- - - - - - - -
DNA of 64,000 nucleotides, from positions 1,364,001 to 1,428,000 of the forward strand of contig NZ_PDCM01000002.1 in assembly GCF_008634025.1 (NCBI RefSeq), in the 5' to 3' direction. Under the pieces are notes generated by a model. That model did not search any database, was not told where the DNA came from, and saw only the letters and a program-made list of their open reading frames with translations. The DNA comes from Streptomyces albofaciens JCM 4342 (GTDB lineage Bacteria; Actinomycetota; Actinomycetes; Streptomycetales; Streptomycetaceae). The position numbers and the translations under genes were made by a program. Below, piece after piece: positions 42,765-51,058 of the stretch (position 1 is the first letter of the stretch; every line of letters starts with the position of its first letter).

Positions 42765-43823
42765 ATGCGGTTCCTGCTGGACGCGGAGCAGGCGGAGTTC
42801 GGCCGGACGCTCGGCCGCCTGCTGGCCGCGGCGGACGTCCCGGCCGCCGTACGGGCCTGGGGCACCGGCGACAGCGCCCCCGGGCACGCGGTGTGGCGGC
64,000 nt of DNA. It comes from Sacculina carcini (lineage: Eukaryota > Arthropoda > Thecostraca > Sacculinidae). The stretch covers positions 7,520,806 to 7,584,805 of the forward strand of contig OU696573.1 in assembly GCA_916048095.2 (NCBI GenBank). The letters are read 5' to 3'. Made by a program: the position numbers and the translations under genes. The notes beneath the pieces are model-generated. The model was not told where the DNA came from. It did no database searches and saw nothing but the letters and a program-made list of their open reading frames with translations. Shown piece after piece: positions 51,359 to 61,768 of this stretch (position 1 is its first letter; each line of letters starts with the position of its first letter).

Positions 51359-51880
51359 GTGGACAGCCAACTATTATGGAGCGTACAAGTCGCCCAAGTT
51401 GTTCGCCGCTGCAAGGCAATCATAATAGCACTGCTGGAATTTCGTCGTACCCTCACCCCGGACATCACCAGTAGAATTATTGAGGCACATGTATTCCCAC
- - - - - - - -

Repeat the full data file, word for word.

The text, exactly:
DNA of 64,000 nucleotides, from positions 1,364,001 to 1,428,000 of the forward strand of contig NZ_PDCM01000002.1 in assembly GCF_008634025.1 (NCBI RefSeq), in the 5' to 3' direction. Under the pieces are notes generated by a model. That model did not search any database, was not told where the DNA came from, and saw only the letters and a program-made list of their open reading frames with translations. The DNA comes from Streptomyces albofaciens JCM 4342 (GTDB lineage Bacteria; Actinomycetota; Actinomycetes; Streptomycetales; Streptomycetaceae). The position numbers and the translations under genes were made by a program. Below, piece after piece: positions 42,765-51,058 of the stretch (position 1 is the first letter of the stretch; every line of letters starts with the position of its first letter).

Positions 42765-43823
42765 ATGCGGTTCCTGCTGGACGCGGAGCAGGCGGAGTTC
42801 GGCCGGACGCTCGGCCGCCTGCTGGCCGCGGCGGACGTCCCGGCCGCCGTACGGGCCTGGGGCACCGGCGACAGCGCCCCCGGGCACGCGGTGTGGCGGC
64,000 nt of DNA. It comes from Sacculina carcini (lineage: Eukaryota > Arthropoda > Thecostraca > Sacculinidae). The stretch covers positions 7,520,806 to 7,584,805 of the forward strand of contig OU696573.1 in assembly GCA_916048095.2 (NCBI GenBank). The letters are read 5' to 3'. Made by a program: the position numbers and the translations under genes. The notes beneath the pieces are model-generated. The model was not told where the DNA came from. It did no database searches and saw nothing but the letters and a program-made list of their open reading frames with translations. Shown piece after piece: positions 51,359 to 61,768 of this stretch (position 1 is its first letter; each line of letters starts with the position of its first letter).

Positions 51359-51880
51359 GTGGACAGCCAACTATTATGGAGCGTACAAGTCGCCCAAGTT
51401 GTTCGCCGCTGCAAGGCAATCATAATAGCACTGCTGGAATTTCGTCGTACCCTCACCCCGGACATCACCAGTAGAATTATTGAGGCACATGTATTCCCAC